INA — No opposition surfaced during a public hearing Monday night at Ina Grade School gym for a petition that would combine the Dodds and Ina grade school districts.
The petition was presented to Regional Superintendent of Schools Ron Daniels for consideration. Daniels said he would be rendering a decision on the petition more than likely by the end of this week. If Daniels and State Education Superintendent Christopher Koch approve the petition, it would go before the voters in both districts in the general consolidated election on Nov. 4.
If the voters approve the referendum as presented, a new Board of Education will be elected in the April 2015 election and the new district could be operational by July 1 of the same year.
David Bowen, chairman of the Committee of Ten, presented testimony at the hearing. Bowen said the districts are experiencing financial difficulties and static or declining enrollments and funding has decreased for the last several years.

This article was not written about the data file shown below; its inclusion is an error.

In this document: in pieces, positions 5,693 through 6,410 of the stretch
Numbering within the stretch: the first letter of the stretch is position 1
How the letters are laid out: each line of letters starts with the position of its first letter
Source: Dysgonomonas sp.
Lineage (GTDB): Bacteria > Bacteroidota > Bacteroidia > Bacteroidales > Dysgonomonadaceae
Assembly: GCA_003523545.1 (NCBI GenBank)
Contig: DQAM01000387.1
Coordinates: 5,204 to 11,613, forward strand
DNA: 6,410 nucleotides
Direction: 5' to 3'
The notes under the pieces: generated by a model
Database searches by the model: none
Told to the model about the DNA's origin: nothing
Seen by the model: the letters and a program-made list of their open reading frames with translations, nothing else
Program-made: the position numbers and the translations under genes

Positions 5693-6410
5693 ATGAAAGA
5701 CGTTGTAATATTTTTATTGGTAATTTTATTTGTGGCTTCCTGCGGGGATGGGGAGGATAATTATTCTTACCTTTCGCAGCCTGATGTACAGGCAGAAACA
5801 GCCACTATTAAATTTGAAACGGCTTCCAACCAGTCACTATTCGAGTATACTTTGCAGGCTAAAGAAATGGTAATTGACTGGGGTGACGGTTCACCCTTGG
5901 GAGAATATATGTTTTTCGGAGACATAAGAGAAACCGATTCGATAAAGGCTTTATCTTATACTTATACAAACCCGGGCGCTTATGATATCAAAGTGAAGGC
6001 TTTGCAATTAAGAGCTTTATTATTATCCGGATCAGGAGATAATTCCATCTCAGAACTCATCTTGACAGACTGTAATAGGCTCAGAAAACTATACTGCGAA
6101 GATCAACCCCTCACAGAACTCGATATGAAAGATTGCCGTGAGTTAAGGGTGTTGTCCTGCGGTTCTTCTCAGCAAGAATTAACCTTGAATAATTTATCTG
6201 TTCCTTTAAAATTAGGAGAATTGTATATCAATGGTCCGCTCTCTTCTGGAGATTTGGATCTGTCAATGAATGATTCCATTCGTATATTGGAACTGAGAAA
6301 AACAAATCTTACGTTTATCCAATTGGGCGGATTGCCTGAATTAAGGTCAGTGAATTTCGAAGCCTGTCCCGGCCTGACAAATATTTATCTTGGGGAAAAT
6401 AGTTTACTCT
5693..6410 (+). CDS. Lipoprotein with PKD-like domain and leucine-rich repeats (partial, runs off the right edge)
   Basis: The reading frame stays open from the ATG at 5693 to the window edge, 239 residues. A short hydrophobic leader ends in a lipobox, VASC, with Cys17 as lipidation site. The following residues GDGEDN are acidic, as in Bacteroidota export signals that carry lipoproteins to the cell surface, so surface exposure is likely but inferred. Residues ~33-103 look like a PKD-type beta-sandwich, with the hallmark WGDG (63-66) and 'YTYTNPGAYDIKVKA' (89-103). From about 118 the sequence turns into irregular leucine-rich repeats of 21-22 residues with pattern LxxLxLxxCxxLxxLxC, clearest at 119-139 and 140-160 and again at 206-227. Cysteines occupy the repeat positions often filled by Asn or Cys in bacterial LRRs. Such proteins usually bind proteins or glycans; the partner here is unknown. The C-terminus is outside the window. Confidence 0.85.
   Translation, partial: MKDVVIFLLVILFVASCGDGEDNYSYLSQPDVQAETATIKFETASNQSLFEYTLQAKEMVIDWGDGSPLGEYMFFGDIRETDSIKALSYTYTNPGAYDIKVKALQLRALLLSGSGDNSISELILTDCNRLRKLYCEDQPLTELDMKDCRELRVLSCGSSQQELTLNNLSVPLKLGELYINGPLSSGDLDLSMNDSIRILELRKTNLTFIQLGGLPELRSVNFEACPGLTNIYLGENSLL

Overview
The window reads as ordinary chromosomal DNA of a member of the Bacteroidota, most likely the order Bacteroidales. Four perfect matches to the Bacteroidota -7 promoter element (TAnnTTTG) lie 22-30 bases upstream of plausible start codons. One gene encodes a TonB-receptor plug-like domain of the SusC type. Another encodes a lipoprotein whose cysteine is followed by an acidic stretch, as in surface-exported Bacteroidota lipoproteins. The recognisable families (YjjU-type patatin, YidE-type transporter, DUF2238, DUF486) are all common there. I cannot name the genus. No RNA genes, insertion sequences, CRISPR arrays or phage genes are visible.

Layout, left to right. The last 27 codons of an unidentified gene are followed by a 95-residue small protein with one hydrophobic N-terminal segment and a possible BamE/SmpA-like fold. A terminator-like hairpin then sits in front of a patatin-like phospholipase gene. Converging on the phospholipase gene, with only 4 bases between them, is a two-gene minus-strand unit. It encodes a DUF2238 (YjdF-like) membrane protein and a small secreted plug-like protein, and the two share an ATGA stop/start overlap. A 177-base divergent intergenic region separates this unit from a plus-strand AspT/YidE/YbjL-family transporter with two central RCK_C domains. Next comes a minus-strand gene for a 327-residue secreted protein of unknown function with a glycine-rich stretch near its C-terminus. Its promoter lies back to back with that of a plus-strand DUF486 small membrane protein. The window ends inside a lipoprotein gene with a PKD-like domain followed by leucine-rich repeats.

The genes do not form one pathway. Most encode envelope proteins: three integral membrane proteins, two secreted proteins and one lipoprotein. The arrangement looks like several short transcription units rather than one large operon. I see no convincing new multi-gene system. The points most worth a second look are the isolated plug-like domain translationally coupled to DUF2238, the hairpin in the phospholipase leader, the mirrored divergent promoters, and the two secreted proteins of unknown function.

"Consolidation would allow us to become a more cohesive unit with a common mission and the mission is about what is best for our kids," Bowen said.
Ina, with 109 students, has individual classes for each grade. Dodds, with 133 students, has had to combine classrooms due to financial constraints, Bowen reported.
"There is a distinct possibility Ina will have to utilize similar strategies in the future if the situation remains the same," he said.
Additionally, when looking at student enhancements, Dodds has already eliminated their library, vocal and instrumental music, art, computer and specialized classes that offered intervention in reading. Ina had to carefully consider for the coming year whether or not the resources were available to continue some of those enriching activities, Bowen added.
"Consolidation will allow for the combining of resources (buses, equipment, and materials) and sharing of personnel that will benefit each of the present schools. Consolidation could ensure additional student growth opportunities in the areas of art, music, theater, technology, media, youth leadership and STEM (Science, Technology, Engineering and Math). By utilizing some of these opportunities we can help our students gain skills that will help them be successful for life," Bowen said.